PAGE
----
Regina Peyre-Ferry of Burnet learned to appreciate the hills of the Highland Lakes after moving here from the flatlands of Houston. She works in both oils and mosaics and is considering a return to drawing, which is how she first became interested in art. Staff photo by Suzanne Freeman
Springtime in the Highland Lakes bursts forth with a kaleidoscope of color, form, and texture that attracts tourists, elates residents, and inspires artists. As the waters warm and wildflowers sprout, Hill Country artists put pen, pencil, and paint to paper and canvas, capturing the contrasts, lights, and shadows of a special time in nature’s circle of life.
“It’s like that feeling when you see the ocean for the first time and it’s just so incredible, so huge and magnificent, and you want to do something more than stand there and look,” said Agnes Neusch, an artist and member of the Highland Arts Guild. “You want to hold onto that forever.”
That desire to capture nature in the moment, to transfer its enormity and magnificence into something to which you can return at any time of the year, drives and inspires Hill Country landscape artists, no matter their medium of choice or whether they are realist, impressionist, or abstract artists.
For some, it’s spiritual.
“You have to connect with your subject in order to paint the scene,” said Donna Bland, another Highland Arts Guild member. “There is no separation between the art and me. Sometimes, when I start painting, I get lost in the painting, and that’s a good thing. I think that’s very spiritual.”
Making that connection between the landscape, the artist, and what ends up on the canvas ultimately translates to the viewer, who often becomes a buyer. The process can begin anywhere at any time, but it converges in the Highland Lakes every spring with festivals, art shows, plein air competitions, and wildflower road trips. (See the 101HighlandLakes.com events calendar.)
“To paint it, you have to see it,” Bland said. “When you go outside and paint the landscape, it’s all around us. What do you paint? You can’t paint everything, so you select an area that draws your interest and you create boundaries you’ll have for your scene. You begin to see the details, the true colors.”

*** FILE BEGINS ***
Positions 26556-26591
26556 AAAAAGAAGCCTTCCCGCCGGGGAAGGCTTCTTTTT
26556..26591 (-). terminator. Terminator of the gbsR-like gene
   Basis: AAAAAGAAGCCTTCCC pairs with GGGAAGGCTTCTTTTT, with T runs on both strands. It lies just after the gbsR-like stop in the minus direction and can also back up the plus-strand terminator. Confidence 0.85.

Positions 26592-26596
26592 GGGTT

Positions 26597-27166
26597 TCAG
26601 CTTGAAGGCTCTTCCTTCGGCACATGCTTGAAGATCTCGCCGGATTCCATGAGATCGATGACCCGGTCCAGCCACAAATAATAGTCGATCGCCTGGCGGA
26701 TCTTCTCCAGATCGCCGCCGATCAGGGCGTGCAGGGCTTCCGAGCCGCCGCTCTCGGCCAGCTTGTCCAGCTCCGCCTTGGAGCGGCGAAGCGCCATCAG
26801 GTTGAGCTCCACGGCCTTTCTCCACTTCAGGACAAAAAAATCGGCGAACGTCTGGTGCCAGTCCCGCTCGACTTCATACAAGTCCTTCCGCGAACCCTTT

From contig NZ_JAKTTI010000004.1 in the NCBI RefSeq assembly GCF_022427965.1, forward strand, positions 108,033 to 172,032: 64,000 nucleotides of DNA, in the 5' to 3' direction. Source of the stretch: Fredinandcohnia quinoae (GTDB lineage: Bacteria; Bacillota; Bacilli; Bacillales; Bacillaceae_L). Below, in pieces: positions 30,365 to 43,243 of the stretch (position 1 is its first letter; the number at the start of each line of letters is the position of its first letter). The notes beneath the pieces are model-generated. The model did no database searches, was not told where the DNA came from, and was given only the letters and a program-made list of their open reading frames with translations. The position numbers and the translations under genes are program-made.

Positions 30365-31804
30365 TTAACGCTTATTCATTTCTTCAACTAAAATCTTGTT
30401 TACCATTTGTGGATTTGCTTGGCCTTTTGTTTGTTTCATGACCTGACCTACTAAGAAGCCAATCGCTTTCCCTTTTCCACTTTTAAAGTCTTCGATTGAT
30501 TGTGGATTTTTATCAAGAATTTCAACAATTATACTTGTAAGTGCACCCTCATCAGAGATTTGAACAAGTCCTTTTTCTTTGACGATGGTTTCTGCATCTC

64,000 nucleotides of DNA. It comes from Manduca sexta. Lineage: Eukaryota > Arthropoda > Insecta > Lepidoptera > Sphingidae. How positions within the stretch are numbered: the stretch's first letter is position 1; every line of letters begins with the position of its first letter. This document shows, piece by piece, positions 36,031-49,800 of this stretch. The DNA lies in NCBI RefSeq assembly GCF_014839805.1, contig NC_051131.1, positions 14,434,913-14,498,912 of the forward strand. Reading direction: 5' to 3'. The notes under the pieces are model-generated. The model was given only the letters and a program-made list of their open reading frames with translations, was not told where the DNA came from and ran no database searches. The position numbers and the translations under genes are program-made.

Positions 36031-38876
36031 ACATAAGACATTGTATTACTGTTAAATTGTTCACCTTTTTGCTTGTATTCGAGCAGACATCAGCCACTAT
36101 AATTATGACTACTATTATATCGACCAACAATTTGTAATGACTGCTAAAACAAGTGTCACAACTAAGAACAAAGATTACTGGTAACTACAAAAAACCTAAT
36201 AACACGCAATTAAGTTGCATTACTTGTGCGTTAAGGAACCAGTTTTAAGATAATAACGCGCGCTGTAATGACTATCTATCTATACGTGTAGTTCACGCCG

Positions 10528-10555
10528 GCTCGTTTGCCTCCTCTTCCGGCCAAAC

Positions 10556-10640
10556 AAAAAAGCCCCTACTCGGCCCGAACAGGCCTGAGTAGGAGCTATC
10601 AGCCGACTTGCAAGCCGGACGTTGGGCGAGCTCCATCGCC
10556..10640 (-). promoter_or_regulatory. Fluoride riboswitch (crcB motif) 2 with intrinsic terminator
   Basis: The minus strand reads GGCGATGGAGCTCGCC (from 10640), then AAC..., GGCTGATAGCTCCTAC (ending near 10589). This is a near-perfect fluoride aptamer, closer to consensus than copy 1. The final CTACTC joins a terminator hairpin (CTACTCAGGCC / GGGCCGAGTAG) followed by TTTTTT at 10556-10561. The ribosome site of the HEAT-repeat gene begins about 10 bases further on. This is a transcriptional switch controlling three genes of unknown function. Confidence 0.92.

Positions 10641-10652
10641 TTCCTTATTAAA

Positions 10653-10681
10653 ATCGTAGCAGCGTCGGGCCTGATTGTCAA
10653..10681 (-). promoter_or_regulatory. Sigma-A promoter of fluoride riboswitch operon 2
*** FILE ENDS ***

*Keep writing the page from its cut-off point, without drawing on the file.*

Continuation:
Highland Arts Guild member Clara Gravell agreed, adding that painting makes her see the world differently.
“It makes you look at trees like you’ve never looked at trees before,” she said. “It makes you look at clouds and reflections in the water like never before. It makes you appreciate the beautiful Hill Country. People need to appreciate this.”
For fellow guild member Regina Peyre-Ferry, who works in oils and mosaics, painting the Hill Country landscape appeals to her because it is always changing.
“You see different things. You see the sun at different angles,” she said. “In the spring, you see so much color, but in the winter, without so many leaves on the trees, you see objects you didn’t know were there. Even the dirt is different colors in the different parts of the Hill Country.”
These artists, who mostly work in oils on canvas, are just four of the about 60 Highland Arts Guild members who regularly create, display, and sell their works at the guild’s downtown Marble Falls gallery, 318 Main St. It is but one of a number of galleries in Burnet, Blanco, and Llano counties that focuses on local landscapes — with a bent toward bluebonnet blue. (A list of galleries can be found in the 101 Fun Things to do in the Highland Lakes magazine and online.)
“In Marble Falls, bluebonnets sell, especially in the spring,” Gravell said. “It’s no mystery why. I think they’re gorgeous. I tell everyone I see they should come see the bluebonnets.”
“Our unique countryside lends itself so much to plein air painting that this area has become a mecca for painters of all types,” said Janey Rives, an HLCA founder. An artist herself, Rives promotes art through events in her home studio, J Space, in Marble Falls.
“Art is good for everyone, individually and in community,” she said. “Art adds tourism and enriches the surrounding citizens.”
Now in its 51st year, the Highland Arts Guild and the other local guilds and galleries collectively continue to nurture that connection between the land, artist, and gallery-goer.
“Being in the Hill Country, the landscape is incredible,” Neusch said. “It’s hard to see these landscapes here and not internalize it in some way. Painting is my way of being a part of it.”
“You lose yourself in your painting; it becomes part of you,” Peyre-Ferry said. “People see different things in paintings. There’s that feeling you get when they look at your painting, something they can relate to. That’s why they buy them. They get a certain feeling from it.”
For Bland, the connection between landscape and artist goes even deeper than what she sees in the present.
“If you paint that area, you get a taste of the history,” she said. “You have to connect with your subject in order to paint the scene. When you get lost in a painting, it turns out better.”
All four artists agreed that painting the Texas Hill Country is not just about selling art.
“It’s therapy to paint things I love, and I love the Hill Country landscape,” Gravell said. “I hope it makes others who see the work feel like I do. The connection I’m trying to make is to see them appreciate the beautiful Hill Country.”